7 books of a highly academic programmer.
A highly effective programmer probably should be reading other topics as to be honest, most of programming is laborious non comp Sci stuff.
Another great topic is language development. This one probably sounds even more academic than functional programming! But this is not the case. In virtually every space, even the boring ones, you can make your code simpler and more maintainable by factoring it into a DSL. And this is exactly the skill you gain by looking at language design in general.
More generally, boring stuff is actually a great place to experiment with new techniques. Having a core problem that isn't terribly difficult can actually be an advantage: the problem itself does not distract you from trying new techniques. For example, if all you're doing is writing a bunch of GUI forms, you could consider trying FRP; it can make your code shorter and more maintainable and you almost definitely won't run into any of the current problems with FRP because all you're doing are simple forms.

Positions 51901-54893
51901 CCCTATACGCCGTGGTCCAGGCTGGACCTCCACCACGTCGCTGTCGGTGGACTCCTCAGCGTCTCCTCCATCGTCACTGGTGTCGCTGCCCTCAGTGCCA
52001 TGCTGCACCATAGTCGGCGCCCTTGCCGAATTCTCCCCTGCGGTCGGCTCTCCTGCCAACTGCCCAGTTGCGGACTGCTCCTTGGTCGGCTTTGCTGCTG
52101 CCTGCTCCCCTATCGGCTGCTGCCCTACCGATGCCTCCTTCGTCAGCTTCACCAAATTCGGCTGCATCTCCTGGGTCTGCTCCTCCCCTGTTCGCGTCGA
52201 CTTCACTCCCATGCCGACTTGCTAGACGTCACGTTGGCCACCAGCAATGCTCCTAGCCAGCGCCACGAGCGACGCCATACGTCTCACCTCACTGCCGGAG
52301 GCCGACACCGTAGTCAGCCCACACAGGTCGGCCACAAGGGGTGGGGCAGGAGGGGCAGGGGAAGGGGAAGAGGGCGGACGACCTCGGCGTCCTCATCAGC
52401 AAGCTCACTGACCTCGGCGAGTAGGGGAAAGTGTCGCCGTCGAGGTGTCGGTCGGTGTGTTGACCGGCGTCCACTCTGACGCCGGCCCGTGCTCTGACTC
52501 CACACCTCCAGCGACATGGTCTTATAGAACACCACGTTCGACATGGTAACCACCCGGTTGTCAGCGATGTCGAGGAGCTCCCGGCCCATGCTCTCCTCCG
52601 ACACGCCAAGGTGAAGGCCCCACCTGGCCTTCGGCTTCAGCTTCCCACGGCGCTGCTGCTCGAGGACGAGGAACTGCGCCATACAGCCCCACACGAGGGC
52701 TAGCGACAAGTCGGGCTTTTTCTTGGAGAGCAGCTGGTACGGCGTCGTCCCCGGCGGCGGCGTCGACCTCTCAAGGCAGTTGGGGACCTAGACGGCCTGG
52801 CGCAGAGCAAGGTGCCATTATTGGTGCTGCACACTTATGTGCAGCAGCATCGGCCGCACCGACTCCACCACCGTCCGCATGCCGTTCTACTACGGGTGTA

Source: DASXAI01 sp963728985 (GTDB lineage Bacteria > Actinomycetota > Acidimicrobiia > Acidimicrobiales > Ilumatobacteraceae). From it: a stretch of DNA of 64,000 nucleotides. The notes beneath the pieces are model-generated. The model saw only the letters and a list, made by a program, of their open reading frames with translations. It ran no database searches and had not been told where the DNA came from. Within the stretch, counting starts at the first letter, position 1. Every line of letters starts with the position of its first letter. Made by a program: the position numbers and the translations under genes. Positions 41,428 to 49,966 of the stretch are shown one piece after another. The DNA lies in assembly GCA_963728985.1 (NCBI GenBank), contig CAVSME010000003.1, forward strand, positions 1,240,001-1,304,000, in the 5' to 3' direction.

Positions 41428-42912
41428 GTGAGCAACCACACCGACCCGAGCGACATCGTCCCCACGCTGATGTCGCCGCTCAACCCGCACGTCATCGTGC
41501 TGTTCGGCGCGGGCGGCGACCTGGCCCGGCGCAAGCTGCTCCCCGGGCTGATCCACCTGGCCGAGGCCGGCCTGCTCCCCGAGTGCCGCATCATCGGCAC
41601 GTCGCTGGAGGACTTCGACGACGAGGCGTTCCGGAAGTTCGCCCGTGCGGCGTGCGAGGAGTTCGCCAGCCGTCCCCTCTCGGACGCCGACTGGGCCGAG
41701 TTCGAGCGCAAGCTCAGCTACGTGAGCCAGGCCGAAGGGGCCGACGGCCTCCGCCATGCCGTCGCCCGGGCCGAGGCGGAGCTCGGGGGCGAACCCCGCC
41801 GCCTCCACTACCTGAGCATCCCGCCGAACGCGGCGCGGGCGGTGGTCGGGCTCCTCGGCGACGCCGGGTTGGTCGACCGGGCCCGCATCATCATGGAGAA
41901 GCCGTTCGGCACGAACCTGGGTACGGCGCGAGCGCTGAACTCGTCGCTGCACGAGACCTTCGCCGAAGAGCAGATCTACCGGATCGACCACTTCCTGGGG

Of course, if you're working on something boring and yet still interested enough in improving that you're willing to read a bunch of essays and books, you should really consider getting a more interesting job. And right now is the best time for it--the job market is crazy, so you have a decent chance of landing work that is both more interesting and better-paid.
And if you're content as is and not yearning for self-improvement--which is completely reasonable: not everybody can or should prioritize programming very highly--then you're probably not going to follow this blog's advice even with different books.
That would indeed be on my list of networking papers.
FreeBSD,llvm,trac,vim - how to use sound engineering.
Seven Languages in Seven Weeks
The Art of Unix Programming